The Commonwealth was born out of an attempt by Queen Victoria to maintain control over the colonies as movements for independence grew stronger. In 1867, after Canada made its frustrations with imperial oversight known, the Queen agreed to grant the territory dominion status, which meant that it would have self-rule, but that Britain could veto policies at the monarch’s discretion.

In subsequent decades other, primarily white, British colonies also became dominions — including Australia, New Zealand, and South Africa. After World War I, rising tides of nationalist sentiment in the dominions forced more changes and, in 1926, Britain and the dominions agreed that they would be equal in status. That declaration, formalised through the Statute of Westminster in 1931, marked the founding of the British Commonwealth of Nations.

Although India was present at those talks, leaders of the Indian National Movement pushed for full independence. In 1949, newly independent India was invited to join the Commonwealth, and Prime Minister Jawaharlal Nehru agreed with a pivotal caveat. India asked that it should be given membership without the requirement of having to swear allegiance to the Crown. The member nations agreed — and later that year, India, Pakistan, and Ceylon (Sri Lanka) joined the Commonwealth.

Four countries in the Commonwealth — Mozambique (1995), Rwanda (2009), Togo (2022), and Gabon (2022) — had no colonial ties with Britain. Mozambique was a Portuguese colony, Rwanda was ruled by the Belgians and Germans, and Togo and Gabon by the French.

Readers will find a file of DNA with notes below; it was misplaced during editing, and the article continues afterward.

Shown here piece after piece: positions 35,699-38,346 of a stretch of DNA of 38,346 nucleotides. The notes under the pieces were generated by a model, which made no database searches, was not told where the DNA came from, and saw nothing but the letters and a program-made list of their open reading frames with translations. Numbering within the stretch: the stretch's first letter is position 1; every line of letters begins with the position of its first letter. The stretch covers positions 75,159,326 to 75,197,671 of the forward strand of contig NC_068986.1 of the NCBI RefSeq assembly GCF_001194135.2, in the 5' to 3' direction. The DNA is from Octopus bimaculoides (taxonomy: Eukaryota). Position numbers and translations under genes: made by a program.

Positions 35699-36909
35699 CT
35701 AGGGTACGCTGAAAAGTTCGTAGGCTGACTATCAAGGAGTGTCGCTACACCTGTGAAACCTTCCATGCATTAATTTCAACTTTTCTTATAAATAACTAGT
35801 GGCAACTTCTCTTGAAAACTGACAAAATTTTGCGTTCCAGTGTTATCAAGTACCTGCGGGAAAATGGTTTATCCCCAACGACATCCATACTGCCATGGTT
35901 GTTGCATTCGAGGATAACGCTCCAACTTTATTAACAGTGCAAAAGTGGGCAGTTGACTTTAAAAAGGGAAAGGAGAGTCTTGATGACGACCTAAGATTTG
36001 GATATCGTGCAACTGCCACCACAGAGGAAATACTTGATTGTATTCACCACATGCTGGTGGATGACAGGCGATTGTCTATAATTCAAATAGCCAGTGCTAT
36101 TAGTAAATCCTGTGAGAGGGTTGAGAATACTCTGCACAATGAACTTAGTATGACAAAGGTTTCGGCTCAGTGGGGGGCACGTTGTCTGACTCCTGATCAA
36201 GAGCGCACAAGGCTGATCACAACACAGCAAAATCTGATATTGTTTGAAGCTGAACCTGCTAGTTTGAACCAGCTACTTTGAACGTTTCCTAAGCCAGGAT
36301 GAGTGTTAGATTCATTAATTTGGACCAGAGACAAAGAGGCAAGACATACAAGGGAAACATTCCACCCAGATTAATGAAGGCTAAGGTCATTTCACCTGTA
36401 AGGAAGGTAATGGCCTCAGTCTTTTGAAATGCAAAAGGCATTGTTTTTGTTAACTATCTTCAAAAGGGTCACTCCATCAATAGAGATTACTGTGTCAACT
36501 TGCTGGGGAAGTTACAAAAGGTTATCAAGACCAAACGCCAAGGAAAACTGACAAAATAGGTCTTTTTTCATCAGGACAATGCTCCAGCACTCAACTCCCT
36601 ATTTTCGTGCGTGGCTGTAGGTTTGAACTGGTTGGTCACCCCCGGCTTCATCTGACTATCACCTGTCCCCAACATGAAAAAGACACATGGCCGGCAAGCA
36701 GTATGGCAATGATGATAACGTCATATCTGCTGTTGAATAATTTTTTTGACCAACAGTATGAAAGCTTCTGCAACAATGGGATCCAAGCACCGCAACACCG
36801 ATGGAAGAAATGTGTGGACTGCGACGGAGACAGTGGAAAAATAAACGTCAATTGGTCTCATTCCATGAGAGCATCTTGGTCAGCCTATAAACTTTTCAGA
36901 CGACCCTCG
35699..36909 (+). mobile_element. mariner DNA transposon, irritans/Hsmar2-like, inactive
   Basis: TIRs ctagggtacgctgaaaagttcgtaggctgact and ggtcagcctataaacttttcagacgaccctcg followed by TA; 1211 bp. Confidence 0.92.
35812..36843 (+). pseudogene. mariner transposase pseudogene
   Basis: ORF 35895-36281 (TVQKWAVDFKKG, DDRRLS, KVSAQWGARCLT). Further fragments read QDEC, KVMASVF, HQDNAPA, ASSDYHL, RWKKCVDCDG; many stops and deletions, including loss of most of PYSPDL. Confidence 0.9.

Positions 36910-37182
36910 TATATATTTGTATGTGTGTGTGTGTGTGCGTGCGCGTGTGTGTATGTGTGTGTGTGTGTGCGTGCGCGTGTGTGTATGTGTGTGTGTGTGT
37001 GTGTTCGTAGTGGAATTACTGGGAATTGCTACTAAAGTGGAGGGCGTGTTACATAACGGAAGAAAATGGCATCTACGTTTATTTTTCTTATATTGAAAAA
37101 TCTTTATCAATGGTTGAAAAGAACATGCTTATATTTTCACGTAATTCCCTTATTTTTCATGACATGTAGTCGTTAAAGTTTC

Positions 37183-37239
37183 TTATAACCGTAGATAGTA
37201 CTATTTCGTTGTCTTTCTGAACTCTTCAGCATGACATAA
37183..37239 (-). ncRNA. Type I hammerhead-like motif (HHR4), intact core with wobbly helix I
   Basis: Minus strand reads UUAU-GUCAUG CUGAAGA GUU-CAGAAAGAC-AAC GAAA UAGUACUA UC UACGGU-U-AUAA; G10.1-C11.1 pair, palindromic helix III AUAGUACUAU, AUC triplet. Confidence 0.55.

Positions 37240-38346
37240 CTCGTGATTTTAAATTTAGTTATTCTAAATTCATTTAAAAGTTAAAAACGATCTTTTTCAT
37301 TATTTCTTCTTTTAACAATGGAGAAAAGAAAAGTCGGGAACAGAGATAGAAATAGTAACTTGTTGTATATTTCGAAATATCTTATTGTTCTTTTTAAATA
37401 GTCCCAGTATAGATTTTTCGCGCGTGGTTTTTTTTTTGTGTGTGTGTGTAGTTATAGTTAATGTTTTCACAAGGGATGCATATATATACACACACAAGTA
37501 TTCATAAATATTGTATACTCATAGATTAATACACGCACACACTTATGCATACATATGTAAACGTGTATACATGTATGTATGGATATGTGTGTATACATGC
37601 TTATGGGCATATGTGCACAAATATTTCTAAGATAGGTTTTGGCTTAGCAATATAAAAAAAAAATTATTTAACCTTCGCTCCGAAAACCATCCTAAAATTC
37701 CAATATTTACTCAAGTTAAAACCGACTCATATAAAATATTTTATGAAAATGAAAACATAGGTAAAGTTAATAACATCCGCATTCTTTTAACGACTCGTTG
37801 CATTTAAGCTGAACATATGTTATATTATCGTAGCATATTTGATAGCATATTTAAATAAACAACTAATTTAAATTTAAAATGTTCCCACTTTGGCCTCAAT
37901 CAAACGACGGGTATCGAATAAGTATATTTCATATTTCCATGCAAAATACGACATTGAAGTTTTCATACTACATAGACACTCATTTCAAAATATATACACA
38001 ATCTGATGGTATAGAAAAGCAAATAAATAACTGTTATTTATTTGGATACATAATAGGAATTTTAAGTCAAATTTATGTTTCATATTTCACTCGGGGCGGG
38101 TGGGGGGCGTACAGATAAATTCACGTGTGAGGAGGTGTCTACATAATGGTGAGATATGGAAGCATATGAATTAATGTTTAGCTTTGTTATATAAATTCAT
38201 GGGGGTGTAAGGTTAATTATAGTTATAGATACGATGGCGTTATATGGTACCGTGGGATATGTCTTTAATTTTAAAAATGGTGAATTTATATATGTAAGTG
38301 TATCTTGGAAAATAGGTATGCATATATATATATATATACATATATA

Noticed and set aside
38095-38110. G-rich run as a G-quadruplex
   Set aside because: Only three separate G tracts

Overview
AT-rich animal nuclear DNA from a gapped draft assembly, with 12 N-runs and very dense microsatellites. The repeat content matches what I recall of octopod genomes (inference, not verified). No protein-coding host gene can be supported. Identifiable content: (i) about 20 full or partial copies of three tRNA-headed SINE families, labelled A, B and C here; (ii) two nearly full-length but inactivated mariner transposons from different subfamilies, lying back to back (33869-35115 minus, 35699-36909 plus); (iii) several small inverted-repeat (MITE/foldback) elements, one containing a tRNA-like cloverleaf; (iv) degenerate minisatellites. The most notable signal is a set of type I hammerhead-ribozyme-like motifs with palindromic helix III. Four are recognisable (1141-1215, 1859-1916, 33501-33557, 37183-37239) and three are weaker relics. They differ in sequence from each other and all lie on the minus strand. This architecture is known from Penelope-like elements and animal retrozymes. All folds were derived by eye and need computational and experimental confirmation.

All these countries, however, recognise shared values and ties to the British Empire and, according to an analysis published by the BBC, “they see the organisation as a useful network of diplomatic and cultural influence, and for exercising ‘soft power’ on the world stage”. Also, the analysis said, their membership “testifies to the importance of English as a language of business, science and international politics and the necessity of building a range of connections to support economic development and get diplomatic messages heard”.

Elizabeth and Commonwealth

The deceased Queen cemented her dedication to the Commonwealth on her 21st birthday on April 21, 1947, when she issued a broadcast from South Africa addressing “the youth of the British family of nations” and promised to pledge her life to the service of the union.

After her coronation on June 2, 1953 (she had ascended the throne on February 6, 1952, the day her father, King George VI, passed away), the Queen embarked on a tour of the Commonwealth and was greeted with much ceremony and enthusiasm. Through her long reign, she visited well over a hundred countries and was likely among the most travelled heads of state in history.

Her many tours became symbols of Britain’s diplomacy, and while she rarely spoke publicly about her social views, many of her visits placed a clear accent on racial equality and ties between nations. In 1995, she visited South Africa to commemorate the end of apartheid, and to induct the nation into the Commonwealth.

Some, like the historian Ben Pimlott, have suggested that the Queen needed the Commonwealth more than it needed her. “The monarchy, with its imperial memory, keenly sought a Commonwealth role, partly to justify itself, but also because it had taken its supra-national role seriously, and — in a way that was never quite understood by politicians — it continued to relate to distant communities which showed their loyalty in ways that did not necessarily come to the attention of Whitehall,” Pimlott wrote.